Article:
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Viewing cable 08TRIPOLI895, LIBYA: INTERIM TIP ASSESSMENT

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Reference ID Created Released Classification Origin
08TRIPOLI895 2008-11-17 12:12 2011-02-01 21:09 UNCLASSIFIED Embassy Tripoli
Appears in these articles:
http://www.telegraph.co.uk/news/wikileaks-files/libya-wikileaks/
VZCZCXRO2704
PP RUEHTRO
DE RUEHTRO #0895 3221233
ZNR UUUUU ZZH
P R 171233Z NOV 08
FM AMEMBASSY TRIPOLI
TO RUEHC/SECSTATE WASHDC PRIORITY 4144
INFO RUEHAS/AMEMBASSY ALGIERS 0809
RUEHRB/AMEMBASSY RABAT 0752
RUEHTRO/AMEMBASSY TRIPOLI 4666
RUEHEG/AMEMBASSY CAIRO 1293
RUEHTU/AMEMBASSY TUNIS 0660
UNCLAS TRIPOLI 000895 
 
SIPDIS 
 
DEPT FOR NEA/MAG, NEA/RA, AND G/TIP 
 
E.O. 12958: N/A 
TAGS: KTIP KCRM KWMN PHUM PGOV SMIG LY
SUBJECT: LIBYA: INTERIM TIP ASSESSMENT 
 
REF: STATE 109257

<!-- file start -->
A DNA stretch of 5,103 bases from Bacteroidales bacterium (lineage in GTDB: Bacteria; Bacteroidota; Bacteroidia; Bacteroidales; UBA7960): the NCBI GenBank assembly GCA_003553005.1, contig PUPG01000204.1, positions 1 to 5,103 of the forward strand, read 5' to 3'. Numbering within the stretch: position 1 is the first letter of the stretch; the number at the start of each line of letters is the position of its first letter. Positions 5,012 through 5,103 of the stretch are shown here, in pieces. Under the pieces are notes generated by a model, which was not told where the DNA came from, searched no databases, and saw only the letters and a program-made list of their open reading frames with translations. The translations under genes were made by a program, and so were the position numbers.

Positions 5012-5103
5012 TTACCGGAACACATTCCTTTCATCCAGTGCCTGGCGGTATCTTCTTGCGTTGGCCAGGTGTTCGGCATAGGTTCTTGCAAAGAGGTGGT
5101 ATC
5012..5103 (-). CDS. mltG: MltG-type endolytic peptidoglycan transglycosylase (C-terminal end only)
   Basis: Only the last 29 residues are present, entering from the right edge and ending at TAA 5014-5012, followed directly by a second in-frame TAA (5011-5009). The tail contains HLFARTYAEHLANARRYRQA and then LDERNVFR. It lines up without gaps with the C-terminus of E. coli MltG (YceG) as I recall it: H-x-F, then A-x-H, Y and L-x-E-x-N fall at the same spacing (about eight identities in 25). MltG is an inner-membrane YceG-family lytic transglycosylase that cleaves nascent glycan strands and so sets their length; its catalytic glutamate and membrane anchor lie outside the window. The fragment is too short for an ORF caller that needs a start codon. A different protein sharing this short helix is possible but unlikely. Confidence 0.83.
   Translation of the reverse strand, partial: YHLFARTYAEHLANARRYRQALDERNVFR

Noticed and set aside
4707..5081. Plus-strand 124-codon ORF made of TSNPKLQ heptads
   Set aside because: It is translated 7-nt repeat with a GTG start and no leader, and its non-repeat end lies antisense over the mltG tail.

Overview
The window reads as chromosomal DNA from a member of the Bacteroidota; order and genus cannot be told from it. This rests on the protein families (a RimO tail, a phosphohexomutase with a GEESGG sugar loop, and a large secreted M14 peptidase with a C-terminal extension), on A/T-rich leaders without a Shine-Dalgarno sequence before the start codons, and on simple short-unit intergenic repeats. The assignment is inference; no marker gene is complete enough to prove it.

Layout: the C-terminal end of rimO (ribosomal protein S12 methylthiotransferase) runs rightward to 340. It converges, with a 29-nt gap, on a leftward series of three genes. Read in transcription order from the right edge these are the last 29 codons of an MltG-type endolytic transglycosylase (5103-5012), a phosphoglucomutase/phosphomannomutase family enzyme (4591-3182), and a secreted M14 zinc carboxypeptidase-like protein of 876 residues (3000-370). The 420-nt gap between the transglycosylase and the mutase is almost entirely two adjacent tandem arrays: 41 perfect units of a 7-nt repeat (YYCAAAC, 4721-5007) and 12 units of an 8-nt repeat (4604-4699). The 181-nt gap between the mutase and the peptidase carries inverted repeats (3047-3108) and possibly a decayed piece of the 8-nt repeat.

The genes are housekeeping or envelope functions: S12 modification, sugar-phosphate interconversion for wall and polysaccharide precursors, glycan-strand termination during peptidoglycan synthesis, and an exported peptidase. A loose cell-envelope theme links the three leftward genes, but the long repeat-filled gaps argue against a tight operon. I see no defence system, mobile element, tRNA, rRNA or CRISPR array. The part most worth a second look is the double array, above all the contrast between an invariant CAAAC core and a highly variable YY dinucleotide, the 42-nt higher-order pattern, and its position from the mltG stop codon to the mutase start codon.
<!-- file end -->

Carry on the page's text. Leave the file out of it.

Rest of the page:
ΒΆ1. (U) Libya has no legal or regulatory framework to separate victims of trafficking from the general migrant population and undocumented presence in Libya is generally considered a crime. In practice, however, the GOL has drawn on other elements of its existing criminal code to prosecute traffickers known to have withheld travel documents and pay from victims.  Businesses have also also compelled to pay for the repatriation of the trafficked workers.  Overall enforcement is hampered by the lack of criminal statutes specifically criminalizing trafficking and stipulating related penalties.  During the year, there were reports that the government was circulating a draft of a new criminal code, which reportedly includes provisions specifically related to TIP, to GOL ministry-equivalents for review; however, no drafts have been publicly released and copies have not been provided to diplomatic missions.  2. (U) During the year, Libya continued the practice of supporting training and awareness-building programs for law enforcement officials and prosecutors.  Duplicating their effort to provide in-kind support for training of law enforcement officials, the government has offered support for follow-on training of prosecutors and legal professionals.  International organizations report that individual officials are receptive and eager for new information and training, but that Libya lacks an institutional or cultural awareness of trafficking. International organizations continue to have access to vulnerable migrant populations -- GOL officials allow them informal access to victims of trafficking held in detention on a case-by-case basis -- and are able to provide some protective services to victims of trafficking, although representatives of those organizations note that victim identification is not systematic.  Continued training is necessary to ensure that both effective and systematic identification procedures are developed and that protective services can be offered.  The government does not provide psychological or legal assistance to victims of trafficking, but does allow outside groups to provide targeted assistance for migrants - including victims of trafficking - held in detention.  Individual Libyan officials have expressed interest in receiving more TIP-related training.  The GOL offers in-kind contributions to such training programs, although most observers agree that it will take some time for the benefits of such training to generate broader institutional awareness of TIP issues.  GODFREY